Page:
Biden hasn't said much about cryptocurrencies thus far in his campaign, but a political action committee (PAC) campaigning for his 2016 presidential run accepted Bitcoin donations. While it's not a shining endorsement by any means, the move at least suggests that the Democratic nominee isn't outwardly opposed to cryptocurrencies.

Unlike President Trump, Biden would likely rely on advisors to set policy agendas, including cryptocurrencies. His policies could fall in line with Democrats in the House and Senate when it comes to support for cryptocurrency legislation and other agenda items on the docket for 2021 and beyond—although not all of these proposals are bullish for cryptocurrencies.

Third-Party Candidates

There are many different third-party candidates that hold various positions on cryptocurrencies, but the largest and most influential is the Libertarian party.

The leading candidate is Jacob Hornberger, Founder and President of the Future of Freedom Foundation. Not surprisingly, Mr. Hornberger has a positive view on cryptocurrencies and supports a free market for any currency. He advocates for the complete separation of money and state, including the abolishment of the Federal Reserve system.

Presidential Candidates Crypto

Political Leanings for Crypto Community - Source: Coindesk / Pryan

Regardless of the candidate, individuals must weigh their sentiments surrounding cryptocurrencies with politicians’ other political views when making a decision.

Upcoming Legislation to Watch

The presidential elections are set to take place in November and could have a significant impact on a number of pieces of legislation working their way through the House and Senate. While many of the current proposals are “dead in the water” in the 2020 session, they could be reintroduced in 2021 as the economy normalizes.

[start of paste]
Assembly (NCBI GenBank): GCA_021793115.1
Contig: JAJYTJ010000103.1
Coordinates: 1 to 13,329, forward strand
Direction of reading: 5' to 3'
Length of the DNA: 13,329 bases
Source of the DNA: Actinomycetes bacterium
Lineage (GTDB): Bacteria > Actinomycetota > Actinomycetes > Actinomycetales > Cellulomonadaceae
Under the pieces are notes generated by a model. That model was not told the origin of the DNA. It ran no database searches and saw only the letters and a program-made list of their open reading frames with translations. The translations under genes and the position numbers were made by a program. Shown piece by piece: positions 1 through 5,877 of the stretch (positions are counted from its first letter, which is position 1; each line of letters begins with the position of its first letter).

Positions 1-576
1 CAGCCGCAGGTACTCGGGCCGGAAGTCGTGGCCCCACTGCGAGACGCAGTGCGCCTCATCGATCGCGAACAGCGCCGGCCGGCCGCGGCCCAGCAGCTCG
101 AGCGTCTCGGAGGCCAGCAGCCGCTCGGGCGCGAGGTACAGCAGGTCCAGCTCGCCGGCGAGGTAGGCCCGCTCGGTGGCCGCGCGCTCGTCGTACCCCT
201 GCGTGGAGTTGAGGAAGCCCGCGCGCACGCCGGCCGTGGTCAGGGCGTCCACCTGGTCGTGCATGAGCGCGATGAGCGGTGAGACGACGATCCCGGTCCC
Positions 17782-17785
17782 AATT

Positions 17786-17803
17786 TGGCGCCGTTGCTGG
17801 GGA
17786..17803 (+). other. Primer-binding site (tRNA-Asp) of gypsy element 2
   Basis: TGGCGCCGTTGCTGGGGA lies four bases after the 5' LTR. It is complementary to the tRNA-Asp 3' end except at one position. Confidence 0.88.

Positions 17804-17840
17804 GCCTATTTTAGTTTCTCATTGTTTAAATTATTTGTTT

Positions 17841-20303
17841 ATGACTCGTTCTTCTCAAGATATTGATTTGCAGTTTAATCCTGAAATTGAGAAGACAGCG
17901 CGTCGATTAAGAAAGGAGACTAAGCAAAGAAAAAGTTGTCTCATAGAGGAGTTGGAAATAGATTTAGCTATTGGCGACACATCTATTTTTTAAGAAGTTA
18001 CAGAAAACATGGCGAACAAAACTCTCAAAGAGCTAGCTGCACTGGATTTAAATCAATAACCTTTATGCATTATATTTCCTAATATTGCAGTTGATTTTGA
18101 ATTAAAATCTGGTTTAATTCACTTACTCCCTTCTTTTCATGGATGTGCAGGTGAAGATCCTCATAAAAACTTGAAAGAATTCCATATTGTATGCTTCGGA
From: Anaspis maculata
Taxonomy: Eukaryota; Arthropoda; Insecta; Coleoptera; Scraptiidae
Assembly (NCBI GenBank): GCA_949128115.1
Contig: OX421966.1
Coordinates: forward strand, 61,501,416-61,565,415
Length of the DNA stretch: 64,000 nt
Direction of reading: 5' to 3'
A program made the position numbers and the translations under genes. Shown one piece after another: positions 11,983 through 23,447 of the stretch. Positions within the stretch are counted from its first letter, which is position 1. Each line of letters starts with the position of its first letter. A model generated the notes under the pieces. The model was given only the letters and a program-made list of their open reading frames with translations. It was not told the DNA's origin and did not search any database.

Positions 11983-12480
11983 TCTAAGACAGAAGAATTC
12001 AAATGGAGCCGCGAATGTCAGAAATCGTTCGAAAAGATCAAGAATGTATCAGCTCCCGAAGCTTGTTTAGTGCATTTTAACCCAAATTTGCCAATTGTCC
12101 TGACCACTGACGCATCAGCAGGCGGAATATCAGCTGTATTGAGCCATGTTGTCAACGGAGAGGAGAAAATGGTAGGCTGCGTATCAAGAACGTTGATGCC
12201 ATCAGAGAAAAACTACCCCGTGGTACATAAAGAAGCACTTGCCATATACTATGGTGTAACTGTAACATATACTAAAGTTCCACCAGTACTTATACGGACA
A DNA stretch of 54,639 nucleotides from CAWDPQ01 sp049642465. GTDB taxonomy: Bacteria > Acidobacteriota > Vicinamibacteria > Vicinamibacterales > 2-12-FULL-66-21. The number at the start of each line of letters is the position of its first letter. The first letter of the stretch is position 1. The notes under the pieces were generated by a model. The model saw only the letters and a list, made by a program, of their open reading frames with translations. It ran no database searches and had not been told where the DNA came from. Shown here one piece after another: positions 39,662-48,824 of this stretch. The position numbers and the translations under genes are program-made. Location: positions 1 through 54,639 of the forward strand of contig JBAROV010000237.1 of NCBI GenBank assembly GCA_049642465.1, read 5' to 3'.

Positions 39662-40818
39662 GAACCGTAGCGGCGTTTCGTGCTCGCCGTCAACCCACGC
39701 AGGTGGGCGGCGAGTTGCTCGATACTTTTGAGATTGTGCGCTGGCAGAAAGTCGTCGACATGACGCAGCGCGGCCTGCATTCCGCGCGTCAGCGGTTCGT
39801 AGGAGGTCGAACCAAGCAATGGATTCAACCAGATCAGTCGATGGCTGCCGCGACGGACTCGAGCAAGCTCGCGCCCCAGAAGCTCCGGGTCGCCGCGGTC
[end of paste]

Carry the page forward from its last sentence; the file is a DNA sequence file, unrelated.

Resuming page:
The most significant cryptocurrency issues include:

  • Regulatory Responsibilities: The Cryptocurrencies Act of 2020 seeks to clarify what federal agencies are responsible for regulating different digital assets. Crypto assets would be divided into crypto commodities (CFTC), crypto currencies (FinCEN) and crypto securities (SEC).
  • Stablecoins & Big Tech: The Stablecoins are Securities Act and the Keep Big Tech Out of Finance Act both seek to regulate how stablecoins would operate and whether large tech companies would be permitted to operate them. Many lawmakers are reluctant to give tech giants a lot of control.
  • Tax Clarity: The Blockchain Regulatory Certainty Act and the Safe Harbor for Taxpayers with Forked Assets Act both seek to clarify the tax code amid the ongoing chaos caused by the IRS and its notices. From calculating cost basis to handling forks, there's a lot of uncertainty and confusion.

There is bipartisan agreement on some areas, such as limiting the power of tech companies when it comes to managing cryptocurrencies and providing tax clarity, whereas other areas have support that doesn't cross party lines.

The Bottom Line

President Trump has made it clear that he's not a fan of cryptocurrencies—especially Facebook's Libra. While Biden hasn't explicitly voiced support, he has been supportive of technological innovation throughout his career, a 2016 PAC accepted Bitcoin donations on his behalf, and many Democrats are supportive of cryptocurrencies.